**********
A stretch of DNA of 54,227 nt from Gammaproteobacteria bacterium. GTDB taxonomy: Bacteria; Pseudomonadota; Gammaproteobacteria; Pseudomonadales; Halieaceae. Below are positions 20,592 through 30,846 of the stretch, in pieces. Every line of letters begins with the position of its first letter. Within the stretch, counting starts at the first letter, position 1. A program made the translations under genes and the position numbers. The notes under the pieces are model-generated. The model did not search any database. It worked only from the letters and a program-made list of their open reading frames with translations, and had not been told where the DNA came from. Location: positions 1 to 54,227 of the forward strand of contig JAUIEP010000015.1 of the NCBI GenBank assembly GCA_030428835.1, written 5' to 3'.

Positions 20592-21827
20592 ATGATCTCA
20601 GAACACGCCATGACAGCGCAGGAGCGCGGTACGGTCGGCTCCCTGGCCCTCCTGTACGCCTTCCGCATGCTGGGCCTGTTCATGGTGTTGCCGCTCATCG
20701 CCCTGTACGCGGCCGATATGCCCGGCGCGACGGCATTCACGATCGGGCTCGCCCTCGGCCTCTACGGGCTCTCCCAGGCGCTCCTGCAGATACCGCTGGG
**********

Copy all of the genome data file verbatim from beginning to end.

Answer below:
A stretch of DNA of 54,227 nt from Gammaproteobacteria bacterium. GTDB taxonomy: Bacteria; Pseudomonadota; Gammaproteobacteria; Pseudomonadales; Halieaceae. Below are positions 20,592 through 30,846 of the stretch, in pieces. Every line of letters begins with the position of its first letter. Within the stretch, counting starts at the first letter, position 1. A program made the translations under genes and the position numbers. The notes under the pieces are model-generated. The model did not search any database. It worked only from the letters and a program-made list of their open reading frames with translations, and had not been told where the DNA came from. Location: positions 1 to 54,227 of the forward strand of contig JAUIEP010000015.1 of the NCBI GenBank assembly GCA_030428835.1, written 5' to 3'.

Positions 20592-21827
20592 ATGATCTCA
20601 GAACACGCCATGACAGCGCAGGAGCGCGGTACGGTCGGCTCCCTGGCCCTCCTGTACGCCTTCCGCATGCTGGGCCTGTTCATGGTGTTGCCGCTCATCG
20701 CCCTGTACGCGGCCGATATGCCCGGCGCGACGGCATTCACGATCGGGCTCGCCCTCGGCCTCTACGGGCTCTCCCAGGCGCTCCTGCAGATACCGCTGGG